Wednesday, October 23, 2013

'Talking At', or 'Talking With'-- Visuals to Use with our One-Sided Conversationalists

I have a couple of little friends at school who are a bit on the spectrum, and who just love to talk, a lot!!!  Whether it's rambling on about the latest Bruins game or more tangential rambling about the animal species facts of the day, talking is their favorite thing to do.  All they need is a warm body to be sitting near them (such as a friendly speech pathologist) and the trivia and facts roll off their tongues, with only ever so occasional pauses for the 'listener' to say a couple of words.  Needless to say, it's getting a bit tiring.   When I talk to these children's parents, I see the haggard looks, and whatever the boys are doing at school, it's tenfold for home. 

To help teach the children the difference between tangential monologues and actual conversations, I made a simple visual.  In my world, simple is good.
I used this visual to teach one of my students the difference, along with showing him five different YouTube videos.  Each video illustrated either Talking At, or Talking With.  I asked him to decide which each illustrated.  I'm proud to say, he achieved 100%.

Judging videos and actually learning to self-monitor conversations are two completely different tasks, so I made a small poster with the visuals above for his classroom and for his parents.  They will use this vocabulary with him at appropriate times to help him reflect on his own behaviors.  I'll also use this in our social thinking group.  You can grab the visuals here.

Here are the videos.  My student didn't need to watch the entire length of any of them--just a minute or two---he was very attentive, and actually remarked on his own that 'Talking With' was the better way.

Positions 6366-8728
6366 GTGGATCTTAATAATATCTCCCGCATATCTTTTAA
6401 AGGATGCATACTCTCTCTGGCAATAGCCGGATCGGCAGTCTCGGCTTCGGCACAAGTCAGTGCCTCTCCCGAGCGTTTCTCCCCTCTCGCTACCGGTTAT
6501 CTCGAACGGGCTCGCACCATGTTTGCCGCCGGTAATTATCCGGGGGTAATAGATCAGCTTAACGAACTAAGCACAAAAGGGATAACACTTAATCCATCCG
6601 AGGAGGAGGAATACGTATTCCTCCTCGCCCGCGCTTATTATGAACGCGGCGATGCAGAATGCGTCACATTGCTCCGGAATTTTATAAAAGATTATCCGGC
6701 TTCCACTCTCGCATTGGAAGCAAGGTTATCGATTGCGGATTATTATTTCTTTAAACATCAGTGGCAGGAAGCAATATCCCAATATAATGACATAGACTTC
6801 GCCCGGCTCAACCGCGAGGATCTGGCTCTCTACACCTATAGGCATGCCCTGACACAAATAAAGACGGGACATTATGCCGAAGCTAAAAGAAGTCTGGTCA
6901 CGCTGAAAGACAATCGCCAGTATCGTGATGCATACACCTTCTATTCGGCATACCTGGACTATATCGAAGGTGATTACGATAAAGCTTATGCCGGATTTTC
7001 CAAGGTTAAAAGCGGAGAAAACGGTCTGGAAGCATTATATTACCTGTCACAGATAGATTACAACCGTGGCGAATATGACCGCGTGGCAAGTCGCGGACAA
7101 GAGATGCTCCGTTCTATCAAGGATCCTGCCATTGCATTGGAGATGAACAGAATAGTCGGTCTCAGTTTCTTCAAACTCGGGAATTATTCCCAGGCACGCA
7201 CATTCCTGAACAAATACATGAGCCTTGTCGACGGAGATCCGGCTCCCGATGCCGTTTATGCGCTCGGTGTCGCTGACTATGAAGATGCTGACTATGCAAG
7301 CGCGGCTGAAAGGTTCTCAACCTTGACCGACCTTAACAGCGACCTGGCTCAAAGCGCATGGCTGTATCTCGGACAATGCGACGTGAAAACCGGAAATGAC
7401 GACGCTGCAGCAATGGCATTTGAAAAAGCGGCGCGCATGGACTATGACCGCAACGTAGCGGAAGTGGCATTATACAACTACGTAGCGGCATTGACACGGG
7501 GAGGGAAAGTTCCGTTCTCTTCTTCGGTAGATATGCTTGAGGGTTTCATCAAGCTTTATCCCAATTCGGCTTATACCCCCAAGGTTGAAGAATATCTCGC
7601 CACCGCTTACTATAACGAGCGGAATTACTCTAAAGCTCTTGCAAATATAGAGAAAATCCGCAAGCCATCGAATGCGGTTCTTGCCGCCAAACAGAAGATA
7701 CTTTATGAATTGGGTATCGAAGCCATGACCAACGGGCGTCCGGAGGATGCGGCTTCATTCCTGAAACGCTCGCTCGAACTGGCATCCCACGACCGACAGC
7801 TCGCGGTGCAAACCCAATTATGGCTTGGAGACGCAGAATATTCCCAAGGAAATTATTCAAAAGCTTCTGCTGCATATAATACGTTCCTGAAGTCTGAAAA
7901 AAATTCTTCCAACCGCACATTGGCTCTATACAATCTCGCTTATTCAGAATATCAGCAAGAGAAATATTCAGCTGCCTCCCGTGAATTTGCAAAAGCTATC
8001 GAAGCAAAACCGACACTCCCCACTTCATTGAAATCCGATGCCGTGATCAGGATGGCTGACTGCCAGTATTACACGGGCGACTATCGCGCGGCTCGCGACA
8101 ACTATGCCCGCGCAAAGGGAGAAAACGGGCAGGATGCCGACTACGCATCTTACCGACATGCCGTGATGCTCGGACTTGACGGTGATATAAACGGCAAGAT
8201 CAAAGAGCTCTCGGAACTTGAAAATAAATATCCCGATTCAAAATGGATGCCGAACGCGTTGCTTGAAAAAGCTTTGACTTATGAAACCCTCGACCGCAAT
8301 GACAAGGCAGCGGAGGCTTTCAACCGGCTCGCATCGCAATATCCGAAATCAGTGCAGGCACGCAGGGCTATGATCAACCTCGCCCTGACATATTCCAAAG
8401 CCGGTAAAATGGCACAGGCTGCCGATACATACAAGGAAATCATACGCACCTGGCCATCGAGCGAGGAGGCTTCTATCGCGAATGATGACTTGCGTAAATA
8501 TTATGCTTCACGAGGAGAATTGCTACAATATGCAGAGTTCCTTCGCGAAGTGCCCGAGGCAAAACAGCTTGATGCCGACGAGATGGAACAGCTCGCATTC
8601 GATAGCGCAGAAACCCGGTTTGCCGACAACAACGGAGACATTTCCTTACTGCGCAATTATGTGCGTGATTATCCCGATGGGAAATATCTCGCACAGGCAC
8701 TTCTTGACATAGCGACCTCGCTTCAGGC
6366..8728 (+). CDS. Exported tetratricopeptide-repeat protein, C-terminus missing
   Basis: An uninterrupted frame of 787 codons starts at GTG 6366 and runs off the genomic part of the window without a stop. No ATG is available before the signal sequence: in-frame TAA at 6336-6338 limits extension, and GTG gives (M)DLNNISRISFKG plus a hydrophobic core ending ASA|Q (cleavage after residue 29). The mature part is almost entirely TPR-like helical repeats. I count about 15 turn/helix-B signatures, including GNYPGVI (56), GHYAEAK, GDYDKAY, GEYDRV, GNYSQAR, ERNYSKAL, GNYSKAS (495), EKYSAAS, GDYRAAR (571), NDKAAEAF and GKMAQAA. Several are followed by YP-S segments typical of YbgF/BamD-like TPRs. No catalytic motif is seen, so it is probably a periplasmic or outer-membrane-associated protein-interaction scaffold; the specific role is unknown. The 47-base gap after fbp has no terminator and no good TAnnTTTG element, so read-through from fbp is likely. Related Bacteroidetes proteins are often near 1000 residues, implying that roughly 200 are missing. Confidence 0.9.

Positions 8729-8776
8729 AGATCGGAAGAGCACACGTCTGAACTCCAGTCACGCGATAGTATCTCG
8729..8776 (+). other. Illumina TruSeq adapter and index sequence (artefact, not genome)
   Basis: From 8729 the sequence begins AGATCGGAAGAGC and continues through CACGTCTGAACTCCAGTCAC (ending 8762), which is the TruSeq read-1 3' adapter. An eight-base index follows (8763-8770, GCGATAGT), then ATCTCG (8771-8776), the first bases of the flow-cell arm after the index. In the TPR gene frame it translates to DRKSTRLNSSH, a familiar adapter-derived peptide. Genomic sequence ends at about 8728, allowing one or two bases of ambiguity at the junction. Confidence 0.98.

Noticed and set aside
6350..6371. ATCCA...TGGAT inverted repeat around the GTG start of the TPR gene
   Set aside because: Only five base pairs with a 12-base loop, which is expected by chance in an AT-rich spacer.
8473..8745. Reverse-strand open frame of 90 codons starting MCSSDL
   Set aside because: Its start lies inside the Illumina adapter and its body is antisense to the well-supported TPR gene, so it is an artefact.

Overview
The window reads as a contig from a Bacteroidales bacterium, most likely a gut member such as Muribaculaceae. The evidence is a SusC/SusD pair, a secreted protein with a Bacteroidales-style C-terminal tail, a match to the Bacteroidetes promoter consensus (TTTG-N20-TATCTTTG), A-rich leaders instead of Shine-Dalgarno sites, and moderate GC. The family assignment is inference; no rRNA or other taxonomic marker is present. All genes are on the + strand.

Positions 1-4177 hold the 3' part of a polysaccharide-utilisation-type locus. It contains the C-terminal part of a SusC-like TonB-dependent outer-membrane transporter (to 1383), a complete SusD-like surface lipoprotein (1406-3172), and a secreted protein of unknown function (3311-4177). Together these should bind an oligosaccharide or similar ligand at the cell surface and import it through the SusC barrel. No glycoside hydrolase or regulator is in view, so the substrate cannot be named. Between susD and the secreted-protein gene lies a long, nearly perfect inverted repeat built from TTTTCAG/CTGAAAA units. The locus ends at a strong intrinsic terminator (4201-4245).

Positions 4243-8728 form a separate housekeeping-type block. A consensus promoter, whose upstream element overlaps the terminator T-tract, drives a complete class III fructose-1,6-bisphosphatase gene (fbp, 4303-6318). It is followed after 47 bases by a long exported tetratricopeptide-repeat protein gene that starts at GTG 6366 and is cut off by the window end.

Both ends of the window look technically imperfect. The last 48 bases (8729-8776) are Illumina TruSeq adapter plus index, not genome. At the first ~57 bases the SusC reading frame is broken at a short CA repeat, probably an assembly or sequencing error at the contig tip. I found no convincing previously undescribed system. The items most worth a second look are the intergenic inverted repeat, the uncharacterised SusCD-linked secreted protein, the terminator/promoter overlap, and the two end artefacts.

Video 1

Video 2

Video 3

Click here for this video example

Video 4---Start at 1:18

Video 5


Tuesday, October 22, 2013

Guess the mystery school lunch fruit

Here's the latest edition of mystery school lunch food.  The kids got little containers of fruit.  Some chunks are pineapple, but we were confused about the white pieces that look like white jello, and the gray piece in the middle.    The menu indicated this was tropical.  Any guesses?

  For some reason, the kids didn't eat this.

Sunday, October 20, 2013

In case you didn't know--Pumpkins are Round

A circle is a round shape, but not all round shapes are perfect circles.   Circles are two dimensional, but the world is three dimensional. Sphere is a very hard word to say and that's my geometry lesson of the day!

I'm slightly tired of all the Halloween speech therapy blogs, but as I was thinking about one last gasp of a pumpkin book, I stumbled upon a Tarheel Reader story about round things, of which one was a pumpkin!  What a nice way to tie in the features of pumpkins, and visually present the concept of 'round' to my kids who need concepts presented at the most basic of levels.  Ideally, a topnotch teacher or therapist would teach this concept 3D first---bring in objects that are 'round', and 'not round' to sort. Although the concept of 'circle' seems drilled into kids, the concept of 'round' is often forgotten.   After sorting, introduce the book!  Icons and a sentence strip are included.  Everything is free as usual!

Link is below.  The nice thing about this book is that you can use it all year long.  

 Click here to download book and icons.


Wednesday, October 16, 2013

Gobble Gobble--Thanksgiving Preposition Bingo (free printable as always)

Hello blogland friends!  Too bad I'm not going to ASHA or I would actually get to meet some of you!